The holidays are opportunities for family to come together to show their love for one another. Yet many people dread the holiday season. While the holidays promise connection, they can also highlight dysfunction. Whether you’re dreading your Jewish mother-in-law’s comments about where you’ve placed the menorah or you’re hoping to avoid a clash with your own parents about which church you should all attend for Christmas mass, the holidays can be rife with drama. Here are some strategies for avoiding family holiday drama that can help you survive until the new year.
Traditions can help provide continuity, but if you’re hanging on to traditions that don’t make you feel good, ask yourself why. Why are you serving turkey for Thanksgiving if you hate turkey? Forget making the Christmas kugel if you’re tired of scraping your knuckles until they bleed. If the thought of hearing “I Have a Little Dreidel” again this year makes you clench your teeth, try Barry Manilow instead. And even if your friends give you a hard time about not going out on New Year’s Eve, if what you really want is to curl up on the couch for an SVU marathon, then by all means, give yourself permission.
Speaking of TV and movie marathons, who says that staying in and eating popcorn isn’t a valid way to ring in the New Year? It’s ok to start some holiday traditions of your own. If you’re hosting, you get to set the rules. And if you’re tired of making the trek over the river and through the woods to Grandmother’s house, why not suggest you and your family stay home this year? As your own nuclear family grows, you may find the holidays more enjoyable the less time you spend crammed into a car.
As Tris Thorp writes for The Chopra Center, “At some point during the holidays, a friend, family member or houseguest might become increasingly negative.” No matter how mature your relatives may be the rest of the year, something about family gathering under one roof always causes people to regress. Instead of reacting to behavior by defending or arguing, set yourself up for success by expecting the worst. If you know your aunt is going to complain because the baklava’s dry, prepare yourself ahead of time. What if you agreed with her and begged her to bring it next year since you always seem to have so much trouble getting it right yourself? Then next year, you would have one less thing to prepare, and you wouldn’t have to listen to her criticism.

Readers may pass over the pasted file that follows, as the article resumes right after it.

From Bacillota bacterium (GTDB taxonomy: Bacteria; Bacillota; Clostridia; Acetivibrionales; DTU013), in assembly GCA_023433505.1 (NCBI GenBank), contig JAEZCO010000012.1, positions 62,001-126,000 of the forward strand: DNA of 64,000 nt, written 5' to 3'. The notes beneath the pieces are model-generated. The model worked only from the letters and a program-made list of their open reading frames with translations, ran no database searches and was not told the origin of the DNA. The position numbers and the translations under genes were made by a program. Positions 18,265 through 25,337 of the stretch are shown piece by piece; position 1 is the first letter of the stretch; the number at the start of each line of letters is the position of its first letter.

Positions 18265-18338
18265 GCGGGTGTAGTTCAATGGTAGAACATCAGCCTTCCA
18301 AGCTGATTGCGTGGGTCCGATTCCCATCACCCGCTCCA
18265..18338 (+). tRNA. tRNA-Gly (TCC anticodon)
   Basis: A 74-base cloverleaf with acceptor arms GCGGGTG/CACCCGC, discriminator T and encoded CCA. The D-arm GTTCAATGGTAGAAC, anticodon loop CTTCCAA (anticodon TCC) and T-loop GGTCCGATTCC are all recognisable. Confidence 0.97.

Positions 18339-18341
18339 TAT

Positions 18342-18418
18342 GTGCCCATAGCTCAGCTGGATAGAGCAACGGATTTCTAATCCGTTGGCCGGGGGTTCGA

It’s easy to overcommit during the holidays so try to avoid pitfalls. Don’t have time to make three side dishes and a dessert? Tell your mother you’re willing to buy them. If she prefers everything to be home-made, then it’s her choice to tell you no thanks. You may want to spend all eight days of Hanukkah with your sisters and their kids. By the eighth day you’re going to need more rest than God did after he created the world. Save some energy for yourself this holiday season. Keep yourself a priority by making time to exercise. Stick to your own schedule. Just as there’s no need to overeat during the holidays, there’s really no need to overcommit to events, either. You won’t be able to enjoy quality time with friends and family if you’re exhausted and rundown.
A good rule of thumb: don’t say yes. Either say “Hell yeah!” or say “No.” If you need help giving yourself permission to forge your own way during the holidays, a licensed therapist can help. Maybe holiday stress is weighing too heavily on you, and it would help to get some unbiased support. Give Lisa Ryan a call so she can help you survive the holidays. Call 203-226-8800 or click here to reach me by email.